Part of me really wants the film to be staged, because that extra layer of thematic gullibility would be the icing on the cake.  But I happen to think it’s real (the filmmakers have said they would present all of their footage to prove as much if it came to it).  It at no point feels put on, as in, from a performance standpoint.  Either way, it is no less amazing.  If staged, it is indeed brilliant satire.  If real, it’s one of the best documentaries I’ve seen in some time.

But it all comes back to that crucial question, and these two films pose it perfectly.

“Catfish” opens in limited release tomorrow.  If you read through this as someone who hasn’t seen it yet, then I urge you to check it out.

(I didn’t mean to write over 1,000 words, but there you go.)

[Photo: Rogue Pictures]




→ 28 Comments Tags: , | Filed in: Reviews

28 responses so far

  • 1 9-16-2010 at 12:49 pm

    Will said...

    Gah! Not gonna read! Come out already, Catfish!

  • 2 9-16-2010 at 1:02 pm

    Matthew Starr said...

    I didn’t read anything about it and I pretty much knew what was going to happen. I did not like the film. To me this film has no replay value.

    SPOILERS:

    I am 99% sure it is staged. All those people they mention, none of them are actually on Facebook. Yes I looked. Nev has a fan page that he just recently created to coincide with promotion for the film but not a facebook profile. There is also no “Megan Faccio” on FB either.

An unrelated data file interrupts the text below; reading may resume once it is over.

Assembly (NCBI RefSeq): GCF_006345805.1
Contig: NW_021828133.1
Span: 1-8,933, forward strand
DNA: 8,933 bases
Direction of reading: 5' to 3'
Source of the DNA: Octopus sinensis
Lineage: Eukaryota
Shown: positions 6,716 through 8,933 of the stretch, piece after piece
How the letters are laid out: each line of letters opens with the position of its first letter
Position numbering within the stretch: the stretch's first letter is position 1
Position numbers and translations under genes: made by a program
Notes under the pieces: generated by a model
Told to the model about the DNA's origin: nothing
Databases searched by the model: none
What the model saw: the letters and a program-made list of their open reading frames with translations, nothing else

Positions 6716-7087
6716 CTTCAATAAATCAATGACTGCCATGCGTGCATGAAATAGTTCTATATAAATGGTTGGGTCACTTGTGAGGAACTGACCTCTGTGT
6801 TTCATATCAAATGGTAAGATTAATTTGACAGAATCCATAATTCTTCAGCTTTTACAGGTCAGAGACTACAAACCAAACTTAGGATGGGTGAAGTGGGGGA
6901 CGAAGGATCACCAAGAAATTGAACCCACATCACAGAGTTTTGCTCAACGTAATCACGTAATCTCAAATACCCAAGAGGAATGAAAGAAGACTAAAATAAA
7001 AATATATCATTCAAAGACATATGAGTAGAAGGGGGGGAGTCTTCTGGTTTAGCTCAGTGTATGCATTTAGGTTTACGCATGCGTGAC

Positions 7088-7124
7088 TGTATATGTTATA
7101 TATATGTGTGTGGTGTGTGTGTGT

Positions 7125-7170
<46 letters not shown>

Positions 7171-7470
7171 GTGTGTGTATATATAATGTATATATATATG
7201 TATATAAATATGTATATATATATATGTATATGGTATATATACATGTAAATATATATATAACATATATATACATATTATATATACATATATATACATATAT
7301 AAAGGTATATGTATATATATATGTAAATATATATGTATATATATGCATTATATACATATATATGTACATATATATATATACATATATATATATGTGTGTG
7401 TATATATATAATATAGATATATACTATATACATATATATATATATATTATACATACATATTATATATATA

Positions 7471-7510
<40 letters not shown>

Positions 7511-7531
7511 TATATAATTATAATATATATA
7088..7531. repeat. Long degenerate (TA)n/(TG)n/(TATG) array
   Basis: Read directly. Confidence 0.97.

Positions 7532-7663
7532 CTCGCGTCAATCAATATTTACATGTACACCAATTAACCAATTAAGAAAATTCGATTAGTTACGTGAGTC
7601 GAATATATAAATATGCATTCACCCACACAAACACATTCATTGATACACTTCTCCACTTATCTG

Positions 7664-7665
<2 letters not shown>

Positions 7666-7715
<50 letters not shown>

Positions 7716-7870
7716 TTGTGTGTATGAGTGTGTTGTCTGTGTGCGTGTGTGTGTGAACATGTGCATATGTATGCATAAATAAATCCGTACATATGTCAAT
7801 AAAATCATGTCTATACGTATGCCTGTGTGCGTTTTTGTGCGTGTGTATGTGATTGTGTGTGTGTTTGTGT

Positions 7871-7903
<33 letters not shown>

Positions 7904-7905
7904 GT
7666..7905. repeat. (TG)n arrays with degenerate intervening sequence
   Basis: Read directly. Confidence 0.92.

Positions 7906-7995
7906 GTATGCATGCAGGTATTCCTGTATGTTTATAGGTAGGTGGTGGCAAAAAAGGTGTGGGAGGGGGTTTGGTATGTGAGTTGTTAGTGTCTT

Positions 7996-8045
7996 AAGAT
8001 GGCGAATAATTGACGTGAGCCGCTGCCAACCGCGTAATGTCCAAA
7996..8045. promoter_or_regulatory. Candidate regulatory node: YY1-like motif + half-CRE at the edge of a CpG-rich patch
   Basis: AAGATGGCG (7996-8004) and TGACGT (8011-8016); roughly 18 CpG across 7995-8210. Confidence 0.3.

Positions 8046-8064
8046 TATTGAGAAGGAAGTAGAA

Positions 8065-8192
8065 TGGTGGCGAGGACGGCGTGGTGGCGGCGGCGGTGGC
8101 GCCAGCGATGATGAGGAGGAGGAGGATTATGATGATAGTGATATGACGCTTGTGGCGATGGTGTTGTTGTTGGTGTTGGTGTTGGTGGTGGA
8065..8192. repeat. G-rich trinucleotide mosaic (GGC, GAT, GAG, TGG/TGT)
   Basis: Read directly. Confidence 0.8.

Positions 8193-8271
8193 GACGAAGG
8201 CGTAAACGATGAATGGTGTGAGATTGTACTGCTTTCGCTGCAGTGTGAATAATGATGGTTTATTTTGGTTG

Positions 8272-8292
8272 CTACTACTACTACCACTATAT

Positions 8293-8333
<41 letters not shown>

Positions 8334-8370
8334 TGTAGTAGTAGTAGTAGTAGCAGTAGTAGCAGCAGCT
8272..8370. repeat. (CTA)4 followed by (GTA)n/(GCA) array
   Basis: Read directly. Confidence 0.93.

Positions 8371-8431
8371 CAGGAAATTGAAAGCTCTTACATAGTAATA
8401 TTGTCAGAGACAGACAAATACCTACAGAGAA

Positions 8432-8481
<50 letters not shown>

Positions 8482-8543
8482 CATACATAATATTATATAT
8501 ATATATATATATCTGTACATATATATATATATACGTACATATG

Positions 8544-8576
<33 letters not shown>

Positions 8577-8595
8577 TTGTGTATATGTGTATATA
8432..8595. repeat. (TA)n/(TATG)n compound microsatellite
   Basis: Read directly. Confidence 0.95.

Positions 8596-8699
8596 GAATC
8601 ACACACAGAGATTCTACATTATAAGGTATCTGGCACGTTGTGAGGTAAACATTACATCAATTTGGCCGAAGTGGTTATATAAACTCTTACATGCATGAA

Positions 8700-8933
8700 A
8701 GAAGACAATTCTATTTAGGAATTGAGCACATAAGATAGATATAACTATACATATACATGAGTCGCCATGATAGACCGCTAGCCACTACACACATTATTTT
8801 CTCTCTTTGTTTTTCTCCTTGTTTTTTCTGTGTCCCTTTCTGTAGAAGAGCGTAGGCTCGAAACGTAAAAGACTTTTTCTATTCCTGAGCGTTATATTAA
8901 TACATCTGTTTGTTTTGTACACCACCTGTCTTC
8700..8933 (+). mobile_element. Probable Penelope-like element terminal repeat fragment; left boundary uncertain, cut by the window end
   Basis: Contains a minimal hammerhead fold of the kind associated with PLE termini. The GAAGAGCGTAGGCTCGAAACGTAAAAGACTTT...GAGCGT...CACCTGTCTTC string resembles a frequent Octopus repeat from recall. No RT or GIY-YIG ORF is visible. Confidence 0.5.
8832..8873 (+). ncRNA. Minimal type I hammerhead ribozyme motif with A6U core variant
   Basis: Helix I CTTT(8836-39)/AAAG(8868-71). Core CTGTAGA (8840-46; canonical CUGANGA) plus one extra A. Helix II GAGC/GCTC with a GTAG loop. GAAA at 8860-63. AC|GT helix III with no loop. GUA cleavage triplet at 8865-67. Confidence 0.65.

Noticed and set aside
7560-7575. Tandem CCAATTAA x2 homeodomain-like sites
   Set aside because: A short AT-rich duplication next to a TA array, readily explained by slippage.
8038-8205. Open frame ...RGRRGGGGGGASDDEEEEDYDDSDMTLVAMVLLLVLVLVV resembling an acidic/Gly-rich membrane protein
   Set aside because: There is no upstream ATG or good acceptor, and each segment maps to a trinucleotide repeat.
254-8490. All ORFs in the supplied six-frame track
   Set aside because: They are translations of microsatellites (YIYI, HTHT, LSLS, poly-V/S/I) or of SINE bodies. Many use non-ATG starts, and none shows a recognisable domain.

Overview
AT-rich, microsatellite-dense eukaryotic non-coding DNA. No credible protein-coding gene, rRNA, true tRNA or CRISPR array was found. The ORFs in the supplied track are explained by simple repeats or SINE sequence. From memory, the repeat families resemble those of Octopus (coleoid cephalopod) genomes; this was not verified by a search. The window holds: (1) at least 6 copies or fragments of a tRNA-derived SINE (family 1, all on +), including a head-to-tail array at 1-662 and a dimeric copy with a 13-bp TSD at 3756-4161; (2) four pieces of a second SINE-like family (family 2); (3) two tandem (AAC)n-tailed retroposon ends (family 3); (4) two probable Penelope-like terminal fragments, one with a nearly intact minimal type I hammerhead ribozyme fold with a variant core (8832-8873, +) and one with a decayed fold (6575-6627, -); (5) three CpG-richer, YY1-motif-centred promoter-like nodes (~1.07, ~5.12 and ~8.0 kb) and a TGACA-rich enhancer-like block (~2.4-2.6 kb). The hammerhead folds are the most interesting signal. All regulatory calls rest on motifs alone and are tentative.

Also like you said the camera is always in the right spot. Although if it is fake what is the deal with the retarded children? That is a little messed up if that was scripted.

    Finally being fake, that woman gives an excellent performance.

  • 3 9-16-2010 at 1:02 pm

    Matthew Starr said...

    Oh and if anyone has a problem with the word fake please replace it with staged or scripted. Thank you.

  • 4 9-16-2010 at 1:06 pm

    Kristopher Tapley said...

    Matt: Did you miss the card that noted all of those pages were pulled down by Angela?

    In any case, I think it’s possible the guys knew what they were getting into and that the whole “discovery” angle throughout the road trip is staged, but I don’t think it’s all a put on.

  • 5 9-16-2010 at 1:08 pm

    Kristopher Tapley said...

    Also, I disagree that it has no replay value. I think there is plenty to chew on thematically. But I also don’t think that a movie with a “twist” like this is inherently hurt because you can’t innocently discover it once again. If that were the case, I wouldn’t have watched The Usual Suspects a million times by now.

  • 6 9-16-2010 at 1:08 pm

    tintin(uruguay) said...

    Wowwww! Great trailer!

  • 7 9-16-2010 at 1:09 pm

    Kristopher Tapley said...